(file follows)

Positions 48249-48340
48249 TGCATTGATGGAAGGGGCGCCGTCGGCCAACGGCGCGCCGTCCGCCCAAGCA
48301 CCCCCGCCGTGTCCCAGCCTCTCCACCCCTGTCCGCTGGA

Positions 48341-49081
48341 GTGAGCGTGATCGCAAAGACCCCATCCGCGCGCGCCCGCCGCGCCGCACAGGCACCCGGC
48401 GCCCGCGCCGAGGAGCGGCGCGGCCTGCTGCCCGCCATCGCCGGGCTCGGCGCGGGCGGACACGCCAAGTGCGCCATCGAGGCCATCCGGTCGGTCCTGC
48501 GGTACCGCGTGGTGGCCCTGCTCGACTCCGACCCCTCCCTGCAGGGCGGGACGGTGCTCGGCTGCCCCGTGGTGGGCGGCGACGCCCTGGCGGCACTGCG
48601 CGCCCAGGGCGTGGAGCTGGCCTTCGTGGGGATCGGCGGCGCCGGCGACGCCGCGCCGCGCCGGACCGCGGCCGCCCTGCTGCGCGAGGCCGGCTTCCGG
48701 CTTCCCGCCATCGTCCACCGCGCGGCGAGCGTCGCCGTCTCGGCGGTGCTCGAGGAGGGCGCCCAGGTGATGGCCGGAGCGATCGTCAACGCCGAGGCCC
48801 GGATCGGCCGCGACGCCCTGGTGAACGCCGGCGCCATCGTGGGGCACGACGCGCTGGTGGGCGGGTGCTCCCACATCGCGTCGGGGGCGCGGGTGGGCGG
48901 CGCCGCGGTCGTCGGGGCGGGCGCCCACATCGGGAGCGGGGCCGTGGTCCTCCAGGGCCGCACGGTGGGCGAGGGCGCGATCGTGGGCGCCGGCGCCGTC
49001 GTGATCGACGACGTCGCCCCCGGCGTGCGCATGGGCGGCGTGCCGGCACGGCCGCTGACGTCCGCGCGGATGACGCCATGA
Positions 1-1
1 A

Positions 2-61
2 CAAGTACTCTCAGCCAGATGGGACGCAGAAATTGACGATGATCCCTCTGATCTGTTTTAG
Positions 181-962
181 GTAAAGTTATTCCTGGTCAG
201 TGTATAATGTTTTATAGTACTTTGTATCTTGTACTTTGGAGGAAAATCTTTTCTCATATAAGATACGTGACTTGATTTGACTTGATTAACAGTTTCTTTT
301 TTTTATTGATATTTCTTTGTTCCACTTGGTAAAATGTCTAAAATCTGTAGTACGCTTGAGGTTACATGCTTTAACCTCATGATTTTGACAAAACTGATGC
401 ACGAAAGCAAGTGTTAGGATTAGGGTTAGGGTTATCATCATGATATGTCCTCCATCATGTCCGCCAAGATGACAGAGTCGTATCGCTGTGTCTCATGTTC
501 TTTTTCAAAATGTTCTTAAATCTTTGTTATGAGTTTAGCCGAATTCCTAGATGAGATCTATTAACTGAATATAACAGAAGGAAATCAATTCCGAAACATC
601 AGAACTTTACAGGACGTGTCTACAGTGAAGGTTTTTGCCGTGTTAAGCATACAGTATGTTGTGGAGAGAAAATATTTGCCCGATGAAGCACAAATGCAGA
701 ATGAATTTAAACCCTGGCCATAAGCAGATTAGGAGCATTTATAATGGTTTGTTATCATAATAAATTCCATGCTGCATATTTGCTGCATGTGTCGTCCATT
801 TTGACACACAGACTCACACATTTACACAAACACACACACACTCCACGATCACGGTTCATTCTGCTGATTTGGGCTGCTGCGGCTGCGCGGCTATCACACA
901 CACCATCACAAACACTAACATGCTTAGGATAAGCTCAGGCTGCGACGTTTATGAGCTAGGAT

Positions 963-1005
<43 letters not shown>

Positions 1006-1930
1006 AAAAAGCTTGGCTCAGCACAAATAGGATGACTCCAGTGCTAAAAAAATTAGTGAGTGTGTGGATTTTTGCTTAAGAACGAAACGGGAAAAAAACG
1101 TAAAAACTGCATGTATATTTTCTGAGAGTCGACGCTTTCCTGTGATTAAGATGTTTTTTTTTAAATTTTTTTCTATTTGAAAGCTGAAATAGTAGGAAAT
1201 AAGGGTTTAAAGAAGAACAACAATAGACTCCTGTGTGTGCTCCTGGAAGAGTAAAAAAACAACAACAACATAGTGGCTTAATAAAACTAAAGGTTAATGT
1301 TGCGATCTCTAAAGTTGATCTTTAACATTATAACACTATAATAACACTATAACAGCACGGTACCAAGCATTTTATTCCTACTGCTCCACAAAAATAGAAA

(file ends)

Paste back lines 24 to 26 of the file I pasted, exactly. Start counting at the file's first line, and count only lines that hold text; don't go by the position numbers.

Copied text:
701 ATGAATTTAAACCCTGGCCATAAGCAGATTAGGAGCATTTATAATGGTTTGTTATCATAATAAATTCCATGCTGCATATTTGCTGCATGTGTCGTCCATT
801 TTGACACACAGACTCACACATTTACACAAACACACACACACTCCACGATCACGGTTCATTCTGCTGATTTGGGCTGCTGCGGCTGCGCGGCTATCACACA
901 CACCATCACAAACACTAACATGCTTAGGATAAGCTCAGGCTGCGACGTTTATGAGCTAGGAT